Short-end Peaclam - Pisidium subtruncatum
Fingernail clams are small "mostly about the size of a finger or thumbnail" bottom-dwelling, filter-feeders found in ponds, lakes and streams throughout Montana. They are native and can be quite abundant, providing food for a variety of animals and producing large accumulations of empty shells. These shells can be quite fragile compared to introduced Asian clams of the family Corbiculidae, which have not been reported in Montana, yet.
Anterior cusp of left valve not twisted, but parallel to the dorsal margin; shell tapering ventrally, in end view; hinge short (less that 3/4 shell length); cusp of P II central or on proximal side of center; surface glossy; finely striate (more than 30 striae per mm); anterior (proximal) end of posterior sulcus in right valve not closed. Dimensions in the range: H. 3.4-1.8. L. 2.8-1.5, D. 1.8-0.9 mm (La Rocque 1967).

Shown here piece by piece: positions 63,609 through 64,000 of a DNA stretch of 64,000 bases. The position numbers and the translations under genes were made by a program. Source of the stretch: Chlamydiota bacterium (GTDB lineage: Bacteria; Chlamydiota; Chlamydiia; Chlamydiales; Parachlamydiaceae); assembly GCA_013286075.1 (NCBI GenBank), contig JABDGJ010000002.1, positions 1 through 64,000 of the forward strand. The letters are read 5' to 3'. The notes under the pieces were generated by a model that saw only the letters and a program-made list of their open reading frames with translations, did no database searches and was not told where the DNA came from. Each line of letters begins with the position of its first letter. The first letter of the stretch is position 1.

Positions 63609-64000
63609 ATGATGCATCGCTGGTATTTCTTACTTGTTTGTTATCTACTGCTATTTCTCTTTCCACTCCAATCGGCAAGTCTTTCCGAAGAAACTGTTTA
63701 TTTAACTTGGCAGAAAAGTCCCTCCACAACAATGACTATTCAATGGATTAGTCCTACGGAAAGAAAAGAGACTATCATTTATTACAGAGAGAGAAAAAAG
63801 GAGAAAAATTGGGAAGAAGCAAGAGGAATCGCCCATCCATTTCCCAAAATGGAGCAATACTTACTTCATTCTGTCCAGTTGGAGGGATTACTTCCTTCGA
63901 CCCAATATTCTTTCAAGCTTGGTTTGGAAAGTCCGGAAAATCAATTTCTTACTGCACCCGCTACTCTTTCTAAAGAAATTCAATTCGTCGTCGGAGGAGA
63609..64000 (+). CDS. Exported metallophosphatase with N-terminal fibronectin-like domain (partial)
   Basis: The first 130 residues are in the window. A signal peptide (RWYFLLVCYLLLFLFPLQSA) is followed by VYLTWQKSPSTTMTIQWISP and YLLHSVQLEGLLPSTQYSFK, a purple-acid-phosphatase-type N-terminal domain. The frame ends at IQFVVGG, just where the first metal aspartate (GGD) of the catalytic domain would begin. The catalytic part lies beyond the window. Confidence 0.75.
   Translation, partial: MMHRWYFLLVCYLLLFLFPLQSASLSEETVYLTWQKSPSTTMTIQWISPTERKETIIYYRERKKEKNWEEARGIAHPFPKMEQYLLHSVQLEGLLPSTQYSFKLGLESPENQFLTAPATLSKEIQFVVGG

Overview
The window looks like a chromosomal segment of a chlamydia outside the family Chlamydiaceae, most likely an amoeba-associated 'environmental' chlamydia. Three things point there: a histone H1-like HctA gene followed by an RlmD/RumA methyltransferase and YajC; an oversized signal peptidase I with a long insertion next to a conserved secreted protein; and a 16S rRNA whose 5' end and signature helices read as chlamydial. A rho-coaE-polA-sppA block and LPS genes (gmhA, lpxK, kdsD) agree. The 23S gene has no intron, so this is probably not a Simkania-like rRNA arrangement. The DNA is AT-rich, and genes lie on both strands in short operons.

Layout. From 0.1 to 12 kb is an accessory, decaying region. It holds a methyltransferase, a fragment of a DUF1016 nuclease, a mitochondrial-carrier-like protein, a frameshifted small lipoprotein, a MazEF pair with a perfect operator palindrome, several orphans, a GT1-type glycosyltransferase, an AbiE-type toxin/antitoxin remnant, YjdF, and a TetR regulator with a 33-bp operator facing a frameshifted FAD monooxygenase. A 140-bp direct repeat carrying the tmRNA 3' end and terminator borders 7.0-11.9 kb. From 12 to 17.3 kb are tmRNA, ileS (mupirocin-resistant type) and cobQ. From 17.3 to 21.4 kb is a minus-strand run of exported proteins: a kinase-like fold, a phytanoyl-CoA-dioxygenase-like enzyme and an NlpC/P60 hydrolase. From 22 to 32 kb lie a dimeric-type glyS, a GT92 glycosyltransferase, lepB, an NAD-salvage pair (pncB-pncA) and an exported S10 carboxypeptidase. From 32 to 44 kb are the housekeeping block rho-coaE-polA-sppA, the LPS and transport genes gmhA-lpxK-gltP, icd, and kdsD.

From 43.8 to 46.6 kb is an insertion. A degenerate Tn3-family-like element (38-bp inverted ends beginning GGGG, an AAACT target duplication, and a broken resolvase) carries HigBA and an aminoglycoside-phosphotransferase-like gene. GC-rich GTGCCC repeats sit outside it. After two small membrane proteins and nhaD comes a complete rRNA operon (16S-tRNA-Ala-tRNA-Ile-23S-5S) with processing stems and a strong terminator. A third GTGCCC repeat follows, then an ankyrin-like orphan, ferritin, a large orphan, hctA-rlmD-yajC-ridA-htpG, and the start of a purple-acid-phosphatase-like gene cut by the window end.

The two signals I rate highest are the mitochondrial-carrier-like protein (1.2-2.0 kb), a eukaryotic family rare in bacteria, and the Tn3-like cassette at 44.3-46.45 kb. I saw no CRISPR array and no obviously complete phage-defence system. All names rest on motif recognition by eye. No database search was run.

The species is found from New York to Montana and south in the Rocky Mountains to Colorado and California (Burch 1972).
The species is found in streams, bays, lakes, and rivers. It is "very common in lakes, mainly in the littoral zone, but lives down to 25-30 m below the surface." The species prefers running water, and rivers with clear water, and is rarely found in pools. It has been collected at altitudes up to 1,300 m; in mud, sand, and gravel bottoms; at depths of 0.8-5.6 m (La Rocque 1967).
Fingernail clams are mostly filter-feeders, siphoning in floating particulate organic materials ( small plant or animal) from the water column and straining out the particles and expel the strained water. Pedal feeding from the bottom with the foot muscle has also been observed.
Two litters of young are born each year, and life spans exceed 1 year (Clarke 1981).
- Literature Cited AboveLegend: View Online Publication
- Clarke, A.H. 1981. The freshwater molluscs of Canada. National Museum of Natural Sciences, National Museums of Canada, Ottawa. 446 pp.
- La Rocque, A. 1967. Pleistocene Mollusca of Ohio. Department of Natural Resources, Division of Geological Survey Bulletin 62, Part 2. 113-365 + 8 plates.
- Additional Sources of Information Related to "Mussels / Clams"